Lead bullets are the original bullet. Cast bullets come from molten lead that is poured into a mold and then allowed to cool. This soft metal has always been a desirable material for projectiles, being dense, abundant, and easy to work with. Even in modern times, cast lead bullets have certain advantages.
A cast bullet is a pure lead bullet with no copper jacket which is made from molten lead and “cast” in a mold. While some cast bullets are available commercially, most cast bullets today are made by individuals for use in their pistol handloads. Cast bullets can be hard cast (dipped in water to cool), or soft cast (air-cooled).
Cast lead bullets excel in certain roles, such as for making affordable target practice ammo and dangerous game protection. While jacketed bullets dominate both rifle and pistol ammunition, cast lead still carves out its niche quite well.
Perhaps you are thinking about shooting cast lead bullets, or are just curious about them. Keep reading to find what advantages they hold over their modern alternatives.
Cast Lead Bullets 101
Lead is a dense metal that has a melting point of 621.5 degrees Fahrenheit, or 327.5 degrees Celsius. While not the lowest melting point for a common metal, it’s still fairly low and this makes it easy to melt.
I have watched many space documentaries that point out the temperature on the surface of Venus will melt lead. Do you know what else will melt lead? A simple propane camping stove or a purpose-built lead furnace (AKA lead pot). I use one made by Lee Precision that set me back about $60 and holds 20 lbs of molten lead.
Once the lead is melted, it will be poured into a steel or aluminum mold and allowed to cool for several seconds. After this, the mold will be opened and the bullets can be tapped out with a wooden rod. Cast bullets can either air cool as “soft-cast” bullets or are plunged into water and become “hard-cast” bullets.
Pure lead is very soft and not suitable for modern ammunition using smokeless powder. These bullets are more suitable for muzzle-loading black powder firearms. Lead bullets for modern firearms are made from a lead alloy containing tin and antimony, though they are generally still referred to as just lead bullets.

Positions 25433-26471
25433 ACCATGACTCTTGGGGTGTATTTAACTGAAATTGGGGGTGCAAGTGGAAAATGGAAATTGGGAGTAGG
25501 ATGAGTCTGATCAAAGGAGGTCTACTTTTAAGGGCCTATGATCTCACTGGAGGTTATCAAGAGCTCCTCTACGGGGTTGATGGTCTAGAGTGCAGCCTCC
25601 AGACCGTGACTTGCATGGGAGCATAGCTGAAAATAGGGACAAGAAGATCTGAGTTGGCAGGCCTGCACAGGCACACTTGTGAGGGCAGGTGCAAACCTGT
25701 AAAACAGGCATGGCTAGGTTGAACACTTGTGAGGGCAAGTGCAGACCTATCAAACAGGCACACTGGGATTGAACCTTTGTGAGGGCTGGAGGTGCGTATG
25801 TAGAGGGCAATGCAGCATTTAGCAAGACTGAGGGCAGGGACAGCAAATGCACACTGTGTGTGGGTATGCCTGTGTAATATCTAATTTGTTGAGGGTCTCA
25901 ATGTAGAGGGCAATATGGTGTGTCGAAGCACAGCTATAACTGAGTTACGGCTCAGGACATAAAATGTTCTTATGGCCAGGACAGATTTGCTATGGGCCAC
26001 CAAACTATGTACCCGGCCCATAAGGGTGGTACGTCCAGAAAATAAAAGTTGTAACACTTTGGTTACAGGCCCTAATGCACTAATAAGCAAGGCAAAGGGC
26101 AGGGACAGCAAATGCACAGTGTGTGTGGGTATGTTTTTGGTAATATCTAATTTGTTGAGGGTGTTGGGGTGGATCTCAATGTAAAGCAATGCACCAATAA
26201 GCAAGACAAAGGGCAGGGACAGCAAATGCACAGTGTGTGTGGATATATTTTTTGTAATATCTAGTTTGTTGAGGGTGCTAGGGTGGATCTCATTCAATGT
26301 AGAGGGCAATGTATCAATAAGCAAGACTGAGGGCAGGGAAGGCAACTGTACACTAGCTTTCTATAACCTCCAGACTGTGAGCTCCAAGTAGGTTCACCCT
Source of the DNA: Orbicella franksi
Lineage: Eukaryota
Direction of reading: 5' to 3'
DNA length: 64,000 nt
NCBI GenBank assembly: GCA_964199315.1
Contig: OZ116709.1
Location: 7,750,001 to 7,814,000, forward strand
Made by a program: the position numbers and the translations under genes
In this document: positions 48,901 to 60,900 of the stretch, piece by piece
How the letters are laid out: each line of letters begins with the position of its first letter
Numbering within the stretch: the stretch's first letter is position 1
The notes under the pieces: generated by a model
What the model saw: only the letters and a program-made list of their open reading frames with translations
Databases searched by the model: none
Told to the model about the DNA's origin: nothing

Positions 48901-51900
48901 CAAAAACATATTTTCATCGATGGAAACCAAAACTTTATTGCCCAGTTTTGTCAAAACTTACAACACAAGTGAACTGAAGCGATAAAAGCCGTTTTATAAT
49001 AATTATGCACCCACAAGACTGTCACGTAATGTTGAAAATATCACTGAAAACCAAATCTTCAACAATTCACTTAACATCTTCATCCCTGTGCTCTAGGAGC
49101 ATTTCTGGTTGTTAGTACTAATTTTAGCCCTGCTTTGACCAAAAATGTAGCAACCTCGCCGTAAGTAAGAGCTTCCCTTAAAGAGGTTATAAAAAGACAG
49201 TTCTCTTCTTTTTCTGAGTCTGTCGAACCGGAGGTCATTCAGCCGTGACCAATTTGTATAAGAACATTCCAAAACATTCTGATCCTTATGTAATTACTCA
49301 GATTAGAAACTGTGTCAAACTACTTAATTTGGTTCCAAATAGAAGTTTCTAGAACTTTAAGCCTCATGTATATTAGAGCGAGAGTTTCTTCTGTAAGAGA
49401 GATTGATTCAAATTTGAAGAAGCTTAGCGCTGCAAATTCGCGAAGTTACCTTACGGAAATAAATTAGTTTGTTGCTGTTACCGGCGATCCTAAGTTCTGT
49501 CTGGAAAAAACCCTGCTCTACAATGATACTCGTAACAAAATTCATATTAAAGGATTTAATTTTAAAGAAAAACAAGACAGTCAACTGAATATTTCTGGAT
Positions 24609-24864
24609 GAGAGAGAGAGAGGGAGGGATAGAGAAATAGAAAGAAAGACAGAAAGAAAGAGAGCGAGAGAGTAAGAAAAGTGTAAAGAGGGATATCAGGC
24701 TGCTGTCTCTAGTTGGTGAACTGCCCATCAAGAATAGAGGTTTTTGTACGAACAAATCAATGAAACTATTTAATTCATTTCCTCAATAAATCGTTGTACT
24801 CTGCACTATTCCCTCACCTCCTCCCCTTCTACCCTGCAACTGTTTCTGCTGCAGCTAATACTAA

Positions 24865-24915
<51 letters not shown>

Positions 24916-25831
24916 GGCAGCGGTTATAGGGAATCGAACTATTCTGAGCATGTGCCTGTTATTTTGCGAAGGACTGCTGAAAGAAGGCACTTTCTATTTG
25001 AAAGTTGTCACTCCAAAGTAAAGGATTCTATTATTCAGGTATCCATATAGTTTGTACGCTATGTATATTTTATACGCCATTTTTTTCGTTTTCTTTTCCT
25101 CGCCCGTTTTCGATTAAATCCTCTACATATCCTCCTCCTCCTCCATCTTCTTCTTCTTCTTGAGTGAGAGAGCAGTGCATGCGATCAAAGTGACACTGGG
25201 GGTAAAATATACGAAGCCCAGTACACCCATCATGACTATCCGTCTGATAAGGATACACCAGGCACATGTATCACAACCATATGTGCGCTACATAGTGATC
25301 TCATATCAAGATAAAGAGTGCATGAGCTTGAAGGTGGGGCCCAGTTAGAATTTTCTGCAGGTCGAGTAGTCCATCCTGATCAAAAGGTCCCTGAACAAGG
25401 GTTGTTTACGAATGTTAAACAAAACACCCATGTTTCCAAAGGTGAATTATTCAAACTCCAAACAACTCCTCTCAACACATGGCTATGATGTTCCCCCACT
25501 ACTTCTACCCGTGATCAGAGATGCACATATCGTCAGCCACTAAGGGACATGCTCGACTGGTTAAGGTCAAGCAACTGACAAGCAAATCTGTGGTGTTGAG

These other metals add hardness to the bullet and help them stand up to the velocity of modern handgun cartridges. Cast lead bullets meant for rifles generally need additional help in the form of a copper cap on the base called a “gas check”.
Why People Still Use Cast Bullets
The biggest advantage of lead bullets is cost savings. Because lead and lead alloy can be bought as scrap and turned into a bullet with a minimal amount of equipment, they are cheaper than plated or jacketed bullets.
Cast bullets are best suited for handgun ammunition, where much of the cost of the completed cartridge is tied up in the bullet. For handgun reloading, almost all of the cost is the bullet. This means, whether you are buying the cast bullets or making them yourself, saving money is easily done.
When I started shooting USPSA and IDPA competitions, I was able to shoot my 1911 chambered in .45acp as much as I wanted. Time to shoot, not ammunition costs, were the limiting factor. Did I mention I was only making $17 an hour and had zero overtime opportunities?
Shooting several thousand rounds of .45acp a year seems like quite an accomplishment on this budget, but it wasn’t. Not when I could go to tire shops and buy 5-gallon buckets of wheel weights for $50 each and turn those into thousands of bullets.